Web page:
Obviously, we all know how that wager turned out. Johnson did nothing on the field, and he once again inserted his foot into his mouth. It's easy to call this an avoidable mistake in hindsight. Put it into poker terms.
You've invested a large sum of your chips into a pot with high-suited cards. The flop comes out, and you've got four to a flush. Someone forces you to make a decision for more chips, not as many as you've already put in, but a large amount nonetheless. Now you've got a hand that could end up being lucrative if the right card falls, but you're probably not going to hit that card.
If you fold, you have no chance of winning anything. In fact, it assures you lose. If you roll the dice and play your flush draw, you're going to lose more times than not, but you've still got plenty of chips to play with, and if you win, you're sitting pretty.
Haley and Pioli fired out the extra chips on Johnson. They decided to try and get through a season without Johnson doing something stupid, and try to restore his value somewhat, with the hope he'd help them win a game or two, or get them something in return in the form of a trade. If you know the last two cards won't produce a flush, then calling is stupid. If you knew LJ was going to have a meltdown on and off the field, then retaining him was stupid.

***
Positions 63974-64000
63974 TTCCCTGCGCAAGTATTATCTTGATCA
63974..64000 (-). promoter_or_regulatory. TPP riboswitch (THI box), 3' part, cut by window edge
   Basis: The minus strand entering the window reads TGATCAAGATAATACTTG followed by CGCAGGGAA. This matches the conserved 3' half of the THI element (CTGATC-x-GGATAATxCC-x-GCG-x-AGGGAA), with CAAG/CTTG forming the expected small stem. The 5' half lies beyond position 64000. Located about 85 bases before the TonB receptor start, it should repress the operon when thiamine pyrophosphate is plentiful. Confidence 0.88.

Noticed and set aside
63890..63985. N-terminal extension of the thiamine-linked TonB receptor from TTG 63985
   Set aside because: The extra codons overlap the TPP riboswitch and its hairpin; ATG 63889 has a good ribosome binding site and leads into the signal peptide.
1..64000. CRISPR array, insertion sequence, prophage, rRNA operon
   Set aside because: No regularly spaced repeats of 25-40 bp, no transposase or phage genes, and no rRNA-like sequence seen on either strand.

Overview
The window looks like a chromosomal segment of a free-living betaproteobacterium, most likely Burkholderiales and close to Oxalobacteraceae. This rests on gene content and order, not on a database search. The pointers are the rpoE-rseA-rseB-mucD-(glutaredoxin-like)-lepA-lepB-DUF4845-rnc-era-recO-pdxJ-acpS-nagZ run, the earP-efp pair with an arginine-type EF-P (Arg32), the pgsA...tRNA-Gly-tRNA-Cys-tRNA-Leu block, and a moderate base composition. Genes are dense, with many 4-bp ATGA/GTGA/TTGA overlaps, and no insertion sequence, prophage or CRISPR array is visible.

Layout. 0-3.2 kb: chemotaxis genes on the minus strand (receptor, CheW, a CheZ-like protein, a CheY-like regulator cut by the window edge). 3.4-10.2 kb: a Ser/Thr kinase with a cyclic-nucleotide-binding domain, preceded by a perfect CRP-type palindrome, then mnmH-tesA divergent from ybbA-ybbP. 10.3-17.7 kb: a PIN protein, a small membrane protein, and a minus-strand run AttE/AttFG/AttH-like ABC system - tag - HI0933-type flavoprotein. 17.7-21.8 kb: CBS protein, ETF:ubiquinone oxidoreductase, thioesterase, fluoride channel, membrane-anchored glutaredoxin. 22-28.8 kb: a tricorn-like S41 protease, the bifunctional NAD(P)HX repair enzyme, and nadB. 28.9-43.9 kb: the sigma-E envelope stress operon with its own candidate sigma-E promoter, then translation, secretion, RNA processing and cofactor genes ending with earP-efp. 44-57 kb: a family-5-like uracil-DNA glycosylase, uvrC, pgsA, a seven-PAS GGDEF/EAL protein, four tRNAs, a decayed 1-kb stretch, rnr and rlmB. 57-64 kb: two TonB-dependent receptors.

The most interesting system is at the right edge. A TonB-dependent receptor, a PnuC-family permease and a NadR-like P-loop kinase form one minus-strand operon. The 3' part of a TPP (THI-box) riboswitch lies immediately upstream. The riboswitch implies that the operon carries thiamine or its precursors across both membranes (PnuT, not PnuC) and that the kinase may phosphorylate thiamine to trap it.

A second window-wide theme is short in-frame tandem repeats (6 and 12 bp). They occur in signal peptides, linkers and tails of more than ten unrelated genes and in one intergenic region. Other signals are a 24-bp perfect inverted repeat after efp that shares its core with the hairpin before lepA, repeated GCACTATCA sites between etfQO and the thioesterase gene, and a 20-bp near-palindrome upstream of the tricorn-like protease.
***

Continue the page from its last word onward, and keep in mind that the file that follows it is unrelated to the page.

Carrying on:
Pioli and Haley made the smart move. The only way they come out losers in the decision to keep Johnson is if there are lingering effects in the locker room. If Johnson's release turns players against Haley and the coaching staff, then perhaps keeping him was a bad move. If they act like professionals, put their careers and team first and try to capitalize on their opportunity to make a living as a pro football player, then no harm no foul.
"Each and every one of the decisions made was made in the best interest of the Chiefs at the time it was made, as this one is right now," Haley said, and he's right. Retaining Johnson was the right move, as is cutting him now.
Haley: Chiefs Picked Right Time To Release LJ